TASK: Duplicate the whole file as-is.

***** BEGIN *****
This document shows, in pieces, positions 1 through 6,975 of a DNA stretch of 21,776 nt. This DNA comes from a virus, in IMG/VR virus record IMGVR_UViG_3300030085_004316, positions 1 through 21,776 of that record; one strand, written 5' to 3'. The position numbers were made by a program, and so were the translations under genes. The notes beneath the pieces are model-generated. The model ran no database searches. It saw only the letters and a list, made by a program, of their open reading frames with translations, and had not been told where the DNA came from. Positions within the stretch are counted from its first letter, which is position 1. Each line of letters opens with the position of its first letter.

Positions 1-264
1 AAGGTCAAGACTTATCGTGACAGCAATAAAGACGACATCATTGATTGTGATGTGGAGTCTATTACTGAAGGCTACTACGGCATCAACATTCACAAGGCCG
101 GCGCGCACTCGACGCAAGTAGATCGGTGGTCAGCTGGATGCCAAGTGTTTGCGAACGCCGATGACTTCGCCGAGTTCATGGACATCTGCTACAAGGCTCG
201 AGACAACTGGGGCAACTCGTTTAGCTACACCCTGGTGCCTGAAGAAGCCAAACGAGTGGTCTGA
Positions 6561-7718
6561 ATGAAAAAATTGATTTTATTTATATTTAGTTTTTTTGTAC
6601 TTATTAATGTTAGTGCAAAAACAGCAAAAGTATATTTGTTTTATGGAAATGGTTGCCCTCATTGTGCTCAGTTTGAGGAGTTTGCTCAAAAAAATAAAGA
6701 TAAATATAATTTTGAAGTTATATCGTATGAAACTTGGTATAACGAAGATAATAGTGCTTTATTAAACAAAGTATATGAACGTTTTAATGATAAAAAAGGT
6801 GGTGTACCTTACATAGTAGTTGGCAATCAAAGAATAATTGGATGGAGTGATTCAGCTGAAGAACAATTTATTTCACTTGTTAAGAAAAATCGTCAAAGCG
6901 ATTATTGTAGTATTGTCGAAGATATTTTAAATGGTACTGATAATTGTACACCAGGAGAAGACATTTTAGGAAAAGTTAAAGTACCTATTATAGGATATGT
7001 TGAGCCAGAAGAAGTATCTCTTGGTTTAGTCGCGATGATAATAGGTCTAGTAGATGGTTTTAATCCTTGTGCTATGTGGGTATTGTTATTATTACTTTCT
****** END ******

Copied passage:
This document shows, in pieces, positions 1 through 6,975 of a DNA stretch of 21,776 nt. This DNA comes from a virus, in IMG/VR virus record IMGVR_UViG_3300030085_004316, positions 1 through 21,776 of that record; one strand, written 5' to 3'. The position numbers were made by a program, and so were the translations under genes. The notes beneath the pieces are model-generated. The model ran no database searches. It saw only the letters and a list, made by a program, of their open reading frames with translations, and had not been told where the DNA came from. Positions within the stretch are counted from its first letter, which is position 1. Each line of letters opens with the position of its first letter.

Positions 1-264
1 AAGGTCAAGACTTATCGTGACAGCAATAAAGACGACATCATTGATTGTGATGTGGAGTCTATTACTGAAGGCTACTACGGCATCAACATTCACAAGGCCG
101 GCGCGCACTCGACGCAAGTAGATCGGTGGTCAGCTGGATGCCAAGTGTTTGCGAACGCCGATGACTTCGCCGAGTTCATGGACATCTGCTACAAGGCTCG
201 AGACAACTGGGGCAACTCGTTTAGCTACACCCTGGTGCCTGAAGAAGCCAAACGAGTGGTCTGA
Positions 6561-7718
6561 ATGAAAAAATTGATTTTATTTATATTTAGTTTTTTTGTAC
6601 TTATTAATGTTAGTGCAAAAACAGCAAAAGTATATTTGTTTTATGGAAATGGTTGCCCTCATTGTGCTCAGTTTGAGGAGTTTGCTCAAAAAAATAAAGA
6701 TAAATATAATTTTGAAGTTATATCGTATGAAACTTGGTATAACGAAGATAATAGTGCTTTATTAAACAAAGTATATGAACGTTTTAATGATAAAAAAGGT
6801 GGTGTACCTTACATAGTAGTTGGCAATCAAAGAATAATTGGATGGAGTGATTCAGCTGAAGAACAATTTATTTCACTTGTTAAGAAAAATCGTCAAAGCG
6901 ATTATTGTAGTATTGTCGAAGATATTTTAAATGGTACTGATAATTGTACACCAGGAGAAGACATTTTAGGAAAAGTTAAAGTACCTATTATAGGATATGT
7001 TGAGCCAGAAGAAGTATCTCTTGGTTTAGTCGCGATGATAATAGGTCTAGTAGATGGTTTTAATCCTTGTGCTATGTGGGTATTGTTATTATTACTTTCT